Risk Avoidance Education

A comprehensive and holistic approach that focuses on the real-life struggles that teens face as they navigate through the difficult adolescent years, teaching youth the benefits of avoiding risky behavior such as: sexual activity, alcohol and other drugs, and violence.
Find out more about the Sexual Risk Avoidance (SRA) approach and its positive impact on youth
Defining The Sexual Risk Avoidance (SRA) Approach
Risk Avoidance Education is an approach that focuses on best health outcomes and primary prevention. Primary prevention is the optimal public health model as we avoid the health issues rather than addressing them through treatment. Therefore the information and skills in our programs are designed to help teens refrain from risky activity in order to prevent any of the possible consequences of those activities whether it is alcohol use, drug use, violence, or sexual activity.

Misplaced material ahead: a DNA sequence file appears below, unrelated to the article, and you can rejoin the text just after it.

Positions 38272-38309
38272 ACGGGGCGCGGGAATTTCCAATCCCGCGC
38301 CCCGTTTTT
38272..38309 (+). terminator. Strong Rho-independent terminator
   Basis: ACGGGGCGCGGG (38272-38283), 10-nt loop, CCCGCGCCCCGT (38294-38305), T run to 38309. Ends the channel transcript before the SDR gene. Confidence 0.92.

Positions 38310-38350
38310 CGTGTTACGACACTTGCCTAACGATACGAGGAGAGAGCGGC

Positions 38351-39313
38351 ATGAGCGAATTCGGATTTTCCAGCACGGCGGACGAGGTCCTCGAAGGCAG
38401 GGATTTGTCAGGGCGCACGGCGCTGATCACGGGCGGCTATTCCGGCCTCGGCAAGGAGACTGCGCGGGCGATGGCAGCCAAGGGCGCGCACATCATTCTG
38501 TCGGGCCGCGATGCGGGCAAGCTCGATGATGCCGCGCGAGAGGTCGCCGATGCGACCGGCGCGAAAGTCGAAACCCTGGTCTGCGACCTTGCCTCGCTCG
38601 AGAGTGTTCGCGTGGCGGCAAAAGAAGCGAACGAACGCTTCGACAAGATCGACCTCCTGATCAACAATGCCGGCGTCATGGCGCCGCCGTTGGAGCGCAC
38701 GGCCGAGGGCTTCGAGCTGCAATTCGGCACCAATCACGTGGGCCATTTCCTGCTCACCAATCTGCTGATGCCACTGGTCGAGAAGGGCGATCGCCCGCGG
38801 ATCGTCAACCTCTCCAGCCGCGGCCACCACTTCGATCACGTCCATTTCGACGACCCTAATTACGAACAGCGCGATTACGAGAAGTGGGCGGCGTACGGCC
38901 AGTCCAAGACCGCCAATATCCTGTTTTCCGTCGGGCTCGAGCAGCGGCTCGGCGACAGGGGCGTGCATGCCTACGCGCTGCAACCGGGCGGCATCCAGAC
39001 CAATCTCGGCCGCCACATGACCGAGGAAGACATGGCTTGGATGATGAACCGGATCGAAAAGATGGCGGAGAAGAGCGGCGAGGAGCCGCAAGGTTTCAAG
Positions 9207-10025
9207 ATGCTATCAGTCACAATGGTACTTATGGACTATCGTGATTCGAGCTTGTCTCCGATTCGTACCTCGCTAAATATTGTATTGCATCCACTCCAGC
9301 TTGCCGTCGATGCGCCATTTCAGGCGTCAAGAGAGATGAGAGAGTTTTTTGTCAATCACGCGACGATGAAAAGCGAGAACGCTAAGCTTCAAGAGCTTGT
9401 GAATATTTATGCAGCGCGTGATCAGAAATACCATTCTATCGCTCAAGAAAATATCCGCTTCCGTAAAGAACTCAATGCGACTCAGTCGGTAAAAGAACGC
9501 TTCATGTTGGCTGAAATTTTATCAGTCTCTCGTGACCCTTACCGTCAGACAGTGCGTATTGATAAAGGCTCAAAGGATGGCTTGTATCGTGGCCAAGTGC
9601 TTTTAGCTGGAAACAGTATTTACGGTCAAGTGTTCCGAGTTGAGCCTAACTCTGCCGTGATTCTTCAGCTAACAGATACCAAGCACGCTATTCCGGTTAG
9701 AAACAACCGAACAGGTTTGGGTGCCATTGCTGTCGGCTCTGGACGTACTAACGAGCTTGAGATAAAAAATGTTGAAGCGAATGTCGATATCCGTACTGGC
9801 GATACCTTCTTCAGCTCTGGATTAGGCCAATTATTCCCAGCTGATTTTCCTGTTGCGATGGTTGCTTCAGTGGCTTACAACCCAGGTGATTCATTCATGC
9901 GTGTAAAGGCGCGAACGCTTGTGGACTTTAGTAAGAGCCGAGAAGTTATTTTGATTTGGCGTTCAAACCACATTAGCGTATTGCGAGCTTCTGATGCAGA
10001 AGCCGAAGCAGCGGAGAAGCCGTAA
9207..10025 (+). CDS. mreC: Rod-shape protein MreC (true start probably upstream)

So when it comes to SRA education primary prevention dictates that we teach youth that avoiding all sexual risk is the surest way to achieve optimal sexual health. The SRA approach has been traditionally called “abstinence education” or “abstinence-centered education.”
The risk avoidance approach is contrasted with the risk reduction approach, which focuses on simply reducing the consequences of risk behaviors. The risk reduction approach has been traditionally called “comprehensive sex education,” “teen pregnancy prevention,” or “contraceptive-centered education.”
The SRA approach is effective, supported by parents , and is a message that more and more teens are adopting in their own lives. SRA programs address teen sexual activity from a holistic standpoint, recognizing that possible consequences far exceed pregnancy and the transmission of sexually transmitted diseases (STDs). Therefore, SRA provides teens with multi-faceted information and skills that will help them avoid all the risks that can interfere with their future goals.
The use of alcohol or other drugs has been shown to be a contributing factor to sexual risk-taking.
Students who do not engage in alcohol and other drug use behaviors receive higher grades than their classmates who do engage in those behaviors.

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